In deciding whether to make an order under Schedule 1, the court must have regard to all of the circumstances of the case, including the list of factors at paragraph 4(1) of Schedule 1.

Regarding housing, the question for the court is, as summarised at [26]:

‘What accommodation is reasonable for the child in the context of available resources[?]’

The welfare of the child is relevant in that it will have, ‘in the generality of cases, a constant influence on the discretionary outcome’. The child is ‘entitled to be brought up in circumstances which bore some sort of relationship to the father's current resources and the father's present standard of living’ with the caveat that ‘the court must guard against unreasonable claims made on the child's behalf but with the disguised element of providing for mother's benefit rather than for the child’; Re P (a Child: Financial Provision) [2003] EWCA Civ 837. The court is not required to aim for parity between the parents’ standards of living.

The circumstances of the case

F had £2.9m in non-pension assets:

  1. sole ownership of the FMH, which had equity of £1.25m;
  2. interests in property and land inherited from his father, with equity totalling £710,000;
  3. cash in bank accounts of around £40,000;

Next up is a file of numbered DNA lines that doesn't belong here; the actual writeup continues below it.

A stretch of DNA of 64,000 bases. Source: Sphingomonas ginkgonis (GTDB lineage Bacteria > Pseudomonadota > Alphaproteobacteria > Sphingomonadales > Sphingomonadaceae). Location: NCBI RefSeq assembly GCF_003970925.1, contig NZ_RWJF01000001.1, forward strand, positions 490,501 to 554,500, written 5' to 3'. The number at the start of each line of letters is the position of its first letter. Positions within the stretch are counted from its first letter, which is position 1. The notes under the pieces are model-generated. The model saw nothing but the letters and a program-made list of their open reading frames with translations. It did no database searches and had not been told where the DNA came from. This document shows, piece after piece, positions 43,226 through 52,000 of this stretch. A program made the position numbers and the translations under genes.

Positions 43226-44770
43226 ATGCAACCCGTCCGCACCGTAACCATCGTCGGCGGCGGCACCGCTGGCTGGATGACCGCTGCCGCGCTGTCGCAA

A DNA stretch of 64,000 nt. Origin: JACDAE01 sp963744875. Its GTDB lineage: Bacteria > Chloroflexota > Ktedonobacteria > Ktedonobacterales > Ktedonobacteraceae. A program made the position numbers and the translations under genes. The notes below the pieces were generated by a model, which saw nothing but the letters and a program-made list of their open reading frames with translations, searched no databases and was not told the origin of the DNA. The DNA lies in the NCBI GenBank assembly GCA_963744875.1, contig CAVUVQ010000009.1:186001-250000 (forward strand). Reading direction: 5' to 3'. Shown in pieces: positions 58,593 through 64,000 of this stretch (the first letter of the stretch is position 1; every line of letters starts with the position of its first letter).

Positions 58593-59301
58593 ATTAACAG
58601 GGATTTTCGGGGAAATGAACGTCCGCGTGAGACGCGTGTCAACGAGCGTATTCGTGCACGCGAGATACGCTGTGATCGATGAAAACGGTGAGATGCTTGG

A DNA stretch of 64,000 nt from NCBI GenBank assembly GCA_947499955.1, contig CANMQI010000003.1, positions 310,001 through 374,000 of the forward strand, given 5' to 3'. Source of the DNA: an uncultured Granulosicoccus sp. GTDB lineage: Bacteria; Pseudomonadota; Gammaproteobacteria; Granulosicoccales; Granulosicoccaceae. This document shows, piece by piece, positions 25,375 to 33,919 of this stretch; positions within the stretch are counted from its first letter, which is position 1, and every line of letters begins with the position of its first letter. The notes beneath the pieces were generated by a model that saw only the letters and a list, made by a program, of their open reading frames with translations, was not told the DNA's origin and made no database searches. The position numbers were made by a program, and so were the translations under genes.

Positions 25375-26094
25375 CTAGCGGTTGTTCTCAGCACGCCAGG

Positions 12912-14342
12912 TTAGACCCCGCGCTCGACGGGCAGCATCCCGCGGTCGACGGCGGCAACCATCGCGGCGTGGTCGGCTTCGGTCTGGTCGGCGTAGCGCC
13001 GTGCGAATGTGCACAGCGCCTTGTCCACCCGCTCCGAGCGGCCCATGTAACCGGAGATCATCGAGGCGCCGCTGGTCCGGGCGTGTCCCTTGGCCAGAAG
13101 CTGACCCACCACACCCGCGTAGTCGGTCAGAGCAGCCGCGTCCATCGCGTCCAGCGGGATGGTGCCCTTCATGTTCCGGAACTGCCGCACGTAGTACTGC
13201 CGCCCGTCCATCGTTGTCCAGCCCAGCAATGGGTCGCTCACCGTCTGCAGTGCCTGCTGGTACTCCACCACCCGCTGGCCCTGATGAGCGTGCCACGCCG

4. investments/shares of £640,000;
  5. unvested share options with his current employer with an estimated value of £230,000; he would lose his entitlement to these unvested share options if he were to leave his job; and
  6. a company he founded in 2019 for offering ad hoc consultancy services, with a nominal value.

F also had a pension of £630,000 and an income of £107,000 gross/£68,000 net per annum in his main job and earned a further £10,000 yearly from his consultancy work. F also received dividends from investments and rental income from his farmland in the region of £8,000 per annum.

M owned the flat mortgage-free; it had a likely net equity of £380,000. She had no other savings or investments. Her annual income comprised of £6,500 in child maintenance, £1,000 in child benefits and a few hundred pounds from her work overseeing a junior cricket camp.